The 1 euro dream plan creates a wider home buying trend in Sicily

After returning to her hometown of Camarata in Sicily, hit by Covid, 30-year-old architect Martina Giracello bought her first house in the ancient center. Or two houses, actually. She lives in one that costs 7,000 euros, with her friend Gianluca Militello, a freelance designer, and they are about to knock down the house next door, which costs 1,000 euros, to create a private balcony.

“It was affordable for us, and now we’re planning the renovation, which will cost us about 50,000 euros,” said Giracello, who studied architecture in the Sicilian capital Palermo and then lived in Spain and England before returning to the remote countryside of Cammarata. A few friends of the population of around 6,200 moved back at the same time and, like her, decided to stay permanently.

“People are now realizing how easy it is to live in small towns like this, where there are good train connections to big cities, where life is slower, cheaper and of a higher quality than in the city,” she said. “A good Internet connection does the rest . . . This way of living gives a lot more time to spend on personal projects, relationships and relaxation,” she added.

“Southern work” is the new buzzword for the movement from the northern cities of Italy to the isolated areas of the south. These are people who work remotely from anywhere – and include many Sicilians who have returned to the island since Vivid.

A view of the rooftops of the Ganges after a summer storm, Sicily, Italy

Gangi, one of the first cities to participate in the 1 Euro (One Euro Homes) initiative © Fabio Michele Capelli/Shutterstock

Cheap property is certainly an important driver. And if Giracello’s home buying seems cheap, one of her personal projects is to set up StreetTo, a not-for-profit organization that encourages overseas buyers to invest in even cheaper homes at home – in many cases, for as little as €1.

Cammarata is one of several towns in Sicily that joined the 1 euro (one euro houses) initiative, launched around 2010 by Gangi and Salemi. Since then, hundreds of privately owned homes have sold for over €1.

Maurizio Berti, founder of, a website that offers advice on how to find and renovate these former village properties, thinks there are “tens of thousands of houses” in Sicily that could be part of this scheme.

“Because it is difficult to find living heirs of abandoned houses, it is impossible to know how much they will sell for. In the 1960s and 1970s, people went abroad or to Italian cities in search of work and never returned. Some may have died. some [descendants] Don’t realize you’ve inherited a house in Sicily.” says Bertie.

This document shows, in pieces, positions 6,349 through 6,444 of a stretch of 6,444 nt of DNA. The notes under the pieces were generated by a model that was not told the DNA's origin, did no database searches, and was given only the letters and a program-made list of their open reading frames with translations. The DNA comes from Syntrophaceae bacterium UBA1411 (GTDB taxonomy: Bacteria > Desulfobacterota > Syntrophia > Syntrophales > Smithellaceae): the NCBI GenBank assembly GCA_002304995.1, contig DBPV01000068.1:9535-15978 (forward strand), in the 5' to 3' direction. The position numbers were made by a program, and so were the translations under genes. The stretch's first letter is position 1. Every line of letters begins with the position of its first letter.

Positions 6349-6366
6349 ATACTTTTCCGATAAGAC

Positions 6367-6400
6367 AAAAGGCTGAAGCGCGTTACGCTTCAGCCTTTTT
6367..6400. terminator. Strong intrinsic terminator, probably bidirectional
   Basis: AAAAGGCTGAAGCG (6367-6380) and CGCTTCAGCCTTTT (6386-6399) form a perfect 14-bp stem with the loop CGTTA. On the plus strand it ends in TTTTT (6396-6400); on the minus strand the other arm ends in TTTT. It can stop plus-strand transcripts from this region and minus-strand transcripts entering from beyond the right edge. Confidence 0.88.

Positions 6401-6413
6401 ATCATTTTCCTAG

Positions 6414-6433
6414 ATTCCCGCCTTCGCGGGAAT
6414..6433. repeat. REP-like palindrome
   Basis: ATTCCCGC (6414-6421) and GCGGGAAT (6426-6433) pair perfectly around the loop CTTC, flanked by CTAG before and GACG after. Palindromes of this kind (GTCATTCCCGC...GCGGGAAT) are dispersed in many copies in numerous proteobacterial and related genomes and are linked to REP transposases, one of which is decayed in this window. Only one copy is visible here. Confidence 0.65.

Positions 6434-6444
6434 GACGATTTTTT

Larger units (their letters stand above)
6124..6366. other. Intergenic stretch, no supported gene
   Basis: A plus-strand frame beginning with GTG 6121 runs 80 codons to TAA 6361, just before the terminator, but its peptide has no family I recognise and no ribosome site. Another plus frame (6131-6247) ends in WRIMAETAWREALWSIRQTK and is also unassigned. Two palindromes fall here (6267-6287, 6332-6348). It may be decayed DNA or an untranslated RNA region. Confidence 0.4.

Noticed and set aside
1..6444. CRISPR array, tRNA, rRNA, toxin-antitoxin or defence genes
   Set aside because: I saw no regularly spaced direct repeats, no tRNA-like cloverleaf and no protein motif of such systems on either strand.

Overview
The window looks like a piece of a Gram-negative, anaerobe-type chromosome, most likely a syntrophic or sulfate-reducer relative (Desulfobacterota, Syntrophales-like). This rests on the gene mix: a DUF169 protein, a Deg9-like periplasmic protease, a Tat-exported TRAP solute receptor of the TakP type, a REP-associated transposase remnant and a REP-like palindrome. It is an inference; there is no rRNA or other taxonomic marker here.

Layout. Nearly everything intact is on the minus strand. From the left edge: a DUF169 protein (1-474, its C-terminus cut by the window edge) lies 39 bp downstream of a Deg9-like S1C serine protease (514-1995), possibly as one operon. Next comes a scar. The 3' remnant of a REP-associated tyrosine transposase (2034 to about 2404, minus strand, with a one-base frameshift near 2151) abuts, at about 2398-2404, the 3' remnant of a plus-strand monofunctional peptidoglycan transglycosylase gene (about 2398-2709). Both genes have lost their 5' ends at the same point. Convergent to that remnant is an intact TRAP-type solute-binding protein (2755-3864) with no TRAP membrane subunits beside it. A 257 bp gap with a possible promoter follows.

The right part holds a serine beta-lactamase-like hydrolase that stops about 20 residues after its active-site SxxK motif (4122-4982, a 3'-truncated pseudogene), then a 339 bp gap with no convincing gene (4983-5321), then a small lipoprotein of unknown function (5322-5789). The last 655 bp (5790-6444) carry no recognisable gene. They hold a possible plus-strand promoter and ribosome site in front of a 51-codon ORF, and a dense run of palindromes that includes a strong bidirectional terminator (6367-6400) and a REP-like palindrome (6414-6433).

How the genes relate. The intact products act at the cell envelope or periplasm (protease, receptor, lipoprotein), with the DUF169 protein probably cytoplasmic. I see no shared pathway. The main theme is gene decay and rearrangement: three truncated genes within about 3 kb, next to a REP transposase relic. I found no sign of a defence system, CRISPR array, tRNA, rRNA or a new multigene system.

Other houses were left after the 1968 Sicilian earthquake, he said. “The owners were given the opportunity to rebuild in new parts of the city, so the old properties remained intact.” Nowadays, such houses are in small villages, sometimes with shops and restaurants, but maybe only bad roads and a bus twice a day, Berti said.

A typical €1 house will be around 50 square meters, with one or two rooms and small windows. “If you want to use it as a house, you have to buy two,” says Bertie. But these costs, naturally, are the tip of the iceberg: buyers spend from 400 to € 1,500 to renovate a square meter, most cities say that work will be done within three years after purchase.

Most discount-home buyers are foreigners who see the romance in the effort. “[The] The attitude of the Italians is ‘Why would I want to live where my grandfather lived 40 years ago?’ ” says Bertie.

Buyers from 18 nationalities have flocked to Mussomli, an ancient hill town of 11,000 residents in central Sicily, including many from the US, Australia and China, says Montreal-based project coordinator Olivia Lento, whose master’s thesis focuses on how Italian € 1 Houses help save cities from destruction.

View of Via Saverio Landolina in the historic center of Ortigia Island, Syracuse, Sicily

Ortigia, where prime property costs around €3,000 per square meter © Far Photos/Alami

The idea has become so popular that the BBC is to launch a new series in the UK. Italian workThis will see presenters Amanda Holden and Alan Carr renovate two €1 houses in Salemi and sell them for charity.

Among Musumeli’s new residents is Australian social media consultant Danny McCubbin. In the year He paid €1 for a villa in the city in late 2019, but plans to move there have been thwarted by Covid. Then the Italian government struggled to find a developer as they were all too busy working on the post-lockdown “super” green plan.

The initiative pays homeowners up to 110 percent of the cost of energy-efficient renovations, and has been criticized for spurring rate hikes and paying for fraudulent claims.